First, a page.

Periodicity of secant

It is defined for all real numbers \(\theta\) except the points \(\large{\frac{\pi }{2}}\normalsize + \pi n,\) \(n \in \mathbb{Z}.\)

Cosecant also has a period of \(2\pi:\)

Periodicity of cosecant

Cosecant is defined for all values of \(\theta\) except \(\pi n, n \in \mathbb{Z}.\)


Solved Problems

Click or tap a problem to see the solution.

Example 1

Calculate exact values of trigonometric functions:
  1. \(\sin 750^\circ\)
  2. \(\cos \left({-765^\circ}\right)\)
  3. \(\tan 2760^\circ\)
  4. \(\cot \left({-225^\circ}\right)\)

Example 2

Calculate exact values of trigonometric functions:
  1. \(\sin \large{\frac{{17\pi }}{3}}\normalsize\)
  2. \(\cos \left({- \large{\frac{{38\pi }}{3}}\normalsize}\right)\)
  3. \(\sec {\large{\frac{{43\pi }}{6}}\normalsize}\)
  4. \(\csc \left({- \large{\frac{{27\pi }}{4}}\normalsize}\right)\)

Example 3

Find the value of the expression \[\cos {630^\circ} – \sin {1470^\circ} – \cot {1125^\circ}.\]

Example 4

Find the value of the expression \[\tan {1800^\circ} – \sin {495^\circ} + \cos {945^\circ}.\]

Example 5

Simplify the expression \[\frac{{\sin \left( { – \frac{{13\pi }}{2}} \right) + \tan \left( { – 7\pi } \right)}}{{\cos \left( { – 7\pi } \right) + \cot \left( { – \frac{{65\pi }}{4}} \right)}}.\]

Example 6

Simplify the expression \[\frac{{\cos \left( { – 3\pi } \right) + \sin {\frac{{8\pi }}{3}} }}{{\tan {\frac{{9\pi }}{4}} + \cot {\frac{{13\pi }}{6}} }}.\]

Example 1.

Calculate exact values of trigonometric functions:
  1. \(\sin 750^\circ\)
  2. \(\cos \left({-765^\circ}\right)\)
  3. \(\tan 2760^\circ\)
  4. \(\cot \left({-225^\circ}\right)\)

Solution.

  1. We represent the angle \(750^\circ\) in the form \[{{750^\circ} = {30^\circ} + {720^\circ} }={ {30^\circ} + {360^\circ} \times 2.}\] The sine function has a period of \(2\pi\) or \(360^\circ.\) Therefore, \[{\sin {750^\circ} }={ \sin \left( {{{30}^\circ} + {{360}^\circ} \times 2} \right) }={ \sin {30^\circ} }={ \frac{{1}}{2}.}\]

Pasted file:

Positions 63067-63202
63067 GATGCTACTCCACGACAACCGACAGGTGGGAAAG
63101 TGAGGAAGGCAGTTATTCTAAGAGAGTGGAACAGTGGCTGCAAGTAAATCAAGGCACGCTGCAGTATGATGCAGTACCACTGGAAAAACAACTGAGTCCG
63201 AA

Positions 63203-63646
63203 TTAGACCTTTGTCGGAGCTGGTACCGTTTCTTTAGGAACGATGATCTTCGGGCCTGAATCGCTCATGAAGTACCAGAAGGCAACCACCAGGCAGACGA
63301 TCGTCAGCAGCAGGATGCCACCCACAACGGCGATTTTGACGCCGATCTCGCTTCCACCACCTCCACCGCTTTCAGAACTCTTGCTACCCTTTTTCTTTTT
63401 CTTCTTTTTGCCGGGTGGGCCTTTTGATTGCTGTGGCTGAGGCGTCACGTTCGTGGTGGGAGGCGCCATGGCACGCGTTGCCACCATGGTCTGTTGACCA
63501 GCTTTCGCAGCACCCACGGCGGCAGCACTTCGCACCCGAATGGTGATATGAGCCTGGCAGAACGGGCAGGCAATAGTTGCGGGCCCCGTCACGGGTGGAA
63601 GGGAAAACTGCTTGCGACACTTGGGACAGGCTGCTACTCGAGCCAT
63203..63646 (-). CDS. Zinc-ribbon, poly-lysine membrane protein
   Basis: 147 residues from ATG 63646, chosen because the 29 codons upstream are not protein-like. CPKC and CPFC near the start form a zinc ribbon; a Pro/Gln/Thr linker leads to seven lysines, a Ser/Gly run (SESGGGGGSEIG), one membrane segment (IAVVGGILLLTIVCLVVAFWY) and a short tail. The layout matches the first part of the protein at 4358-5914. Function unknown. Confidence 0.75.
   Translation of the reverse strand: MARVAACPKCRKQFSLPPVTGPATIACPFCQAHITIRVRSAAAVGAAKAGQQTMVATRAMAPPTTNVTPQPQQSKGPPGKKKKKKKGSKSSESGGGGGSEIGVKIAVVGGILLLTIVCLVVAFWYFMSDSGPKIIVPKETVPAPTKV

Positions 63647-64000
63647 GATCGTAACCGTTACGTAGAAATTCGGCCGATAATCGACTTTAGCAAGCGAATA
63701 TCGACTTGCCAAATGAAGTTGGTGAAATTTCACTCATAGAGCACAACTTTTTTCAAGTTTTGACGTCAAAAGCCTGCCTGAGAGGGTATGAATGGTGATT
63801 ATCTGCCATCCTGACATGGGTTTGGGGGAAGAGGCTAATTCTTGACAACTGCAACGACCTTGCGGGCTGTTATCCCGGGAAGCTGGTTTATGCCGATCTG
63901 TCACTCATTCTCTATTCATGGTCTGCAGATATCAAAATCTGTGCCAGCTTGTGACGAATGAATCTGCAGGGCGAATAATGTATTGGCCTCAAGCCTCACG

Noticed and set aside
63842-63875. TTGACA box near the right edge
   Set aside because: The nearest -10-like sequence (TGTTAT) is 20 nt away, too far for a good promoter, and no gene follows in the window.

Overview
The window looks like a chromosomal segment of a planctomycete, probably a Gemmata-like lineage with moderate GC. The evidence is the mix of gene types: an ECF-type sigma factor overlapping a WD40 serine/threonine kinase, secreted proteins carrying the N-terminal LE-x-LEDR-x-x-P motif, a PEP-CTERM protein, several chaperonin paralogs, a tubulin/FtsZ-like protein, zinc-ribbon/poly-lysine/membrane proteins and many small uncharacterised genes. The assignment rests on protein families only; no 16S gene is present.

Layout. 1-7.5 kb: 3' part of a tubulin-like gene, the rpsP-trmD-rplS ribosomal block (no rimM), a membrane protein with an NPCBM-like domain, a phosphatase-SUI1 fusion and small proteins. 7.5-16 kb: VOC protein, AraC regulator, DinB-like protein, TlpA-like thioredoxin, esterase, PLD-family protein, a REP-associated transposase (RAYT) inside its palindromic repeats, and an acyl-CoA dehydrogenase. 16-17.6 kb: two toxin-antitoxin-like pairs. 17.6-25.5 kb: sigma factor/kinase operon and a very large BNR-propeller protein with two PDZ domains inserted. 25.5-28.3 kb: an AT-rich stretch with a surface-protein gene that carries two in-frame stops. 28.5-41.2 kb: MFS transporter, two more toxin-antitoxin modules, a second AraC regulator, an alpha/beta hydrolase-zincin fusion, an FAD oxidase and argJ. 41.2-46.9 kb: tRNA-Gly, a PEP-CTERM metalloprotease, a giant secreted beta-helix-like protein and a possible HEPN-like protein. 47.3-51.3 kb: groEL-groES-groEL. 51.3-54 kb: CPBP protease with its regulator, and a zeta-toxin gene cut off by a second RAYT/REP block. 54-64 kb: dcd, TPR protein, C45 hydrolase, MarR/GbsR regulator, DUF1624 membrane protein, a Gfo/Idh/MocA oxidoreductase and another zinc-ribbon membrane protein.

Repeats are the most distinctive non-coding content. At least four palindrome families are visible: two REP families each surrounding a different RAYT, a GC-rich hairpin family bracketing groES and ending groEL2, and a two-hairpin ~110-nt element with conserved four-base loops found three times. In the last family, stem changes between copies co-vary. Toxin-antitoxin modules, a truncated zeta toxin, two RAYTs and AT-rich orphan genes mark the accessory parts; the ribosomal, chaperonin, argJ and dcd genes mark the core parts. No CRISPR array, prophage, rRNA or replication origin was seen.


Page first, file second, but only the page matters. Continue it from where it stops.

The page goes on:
2. The angle \({-765^\circ}\) can be written as follows: \[ {- {765^\circ} = {315^\circ} – {1080^\circ} }={ {315^\circ} – {360^\circ} \times 3.}\] The period of cosine is \(360^\circ.\) Therefore, we use the identity \[{\cos \theta = \cos \left( {\theta + {{360}^\circ} n} \right),\;}\kern0pt{\text{where } n \in \mathbb{Z}.}\] This yields: \[{\cos \left( { – {{765}^\circ}} \right) }={ \cos \left( {{{315}^\circ} – {{360}^\circ} \times 3} \right) }={ \cos {315^\circ}.}\] The angle \(315^\circ\) is in the \(4\text{th}\) quadrant where cosine is positive. The reference angle of \(315^\circ\) is equal to \[{360^\circ} – {315^\circ} = {45^\circ}.\] Hence, \[{\cos \left( { – {{765}^\circ}} \right) = \cos {315^\circ} }={ \cos {45^\circ} }={ \frac{{\sqrt 2 }}{2}.}\]
  3. We can represent the angle \(2760^\circ\) as \[{{2760^\circ} = {60^\circ} + {2700^\circ} }={ {60^\circ} + {180^\circ} \times 15.}\] The period of tangent is \(\pi\) or \(180^\circ.\) Using the identity \[{\tan \theta = \tan \left( {\theta + {{180}^\circ} n} \right),\;}\kern0pt{\text{where } n \in \mathbb{Z},}\] we get \[{\tan {2760^\circ} }={ \tan \left( {{{60}^\circ} + {{180}^\circ} \times 15} \right) }={ \tan {60^\circ} }={ {\sqrt 3}.}\]